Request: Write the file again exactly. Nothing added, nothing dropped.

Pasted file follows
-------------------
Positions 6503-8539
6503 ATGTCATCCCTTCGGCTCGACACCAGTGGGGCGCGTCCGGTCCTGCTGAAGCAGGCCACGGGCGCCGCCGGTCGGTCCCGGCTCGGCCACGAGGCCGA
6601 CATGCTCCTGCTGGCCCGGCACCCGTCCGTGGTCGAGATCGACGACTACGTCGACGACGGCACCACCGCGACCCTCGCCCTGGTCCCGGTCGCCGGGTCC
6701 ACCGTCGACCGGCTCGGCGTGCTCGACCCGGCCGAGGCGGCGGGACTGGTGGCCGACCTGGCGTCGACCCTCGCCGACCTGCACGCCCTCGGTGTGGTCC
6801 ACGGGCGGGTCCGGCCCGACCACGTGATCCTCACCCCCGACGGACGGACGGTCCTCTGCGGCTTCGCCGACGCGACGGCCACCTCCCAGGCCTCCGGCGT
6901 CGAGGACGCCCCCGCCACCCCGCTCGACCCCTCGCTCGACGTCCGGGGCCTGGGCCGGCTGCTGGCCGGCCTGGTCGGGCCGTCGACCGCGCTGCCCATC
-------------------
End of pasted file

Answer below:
Positions 6503-8539
6503 ATGTCATCCCTTCGGCTCGACACCAGTGGGGCGCGTCCGGTCCTGCTGAAGCAGGCCACGGGCGCCGCCGGTCGGTCCCGGCTCGGCCACGAGGCCGA
6601 CATGCTCCTGCTGGCCCGGCACCCGTCCGTGGTCGAGATCGACGACTACGTCGACGACGGCACCACCGCGACCCTCGCCCTGGTCCCGGTCGCCGGGTCC
6701 ACCGTCGACCGGCTCGGCGTGCTCGACCCGGCCGAGGCGGCGGGACTGGTGGCCGACCTGGCGTCGACCCTCGCCGACCTGCACGCCCTCGGTGTGGTCC
6801 ACGGGCGGGTCCGGCCCGACCACGTGATCCTCACCCCCGACGGACGGACGGTCCTCTGCGGCTTCGCCGACGCGACGGCCACCTCCCAGGCCTCCGGCGT
6901 CGAGGACGCCCCCGCCACCCCGCTCGACCCCTCGCTCGACGTCCGGGGCCTGGGCCGGCTGCTGGCCGGCCTGGTCGGGCCGTCGACCGCGCTGCCCATC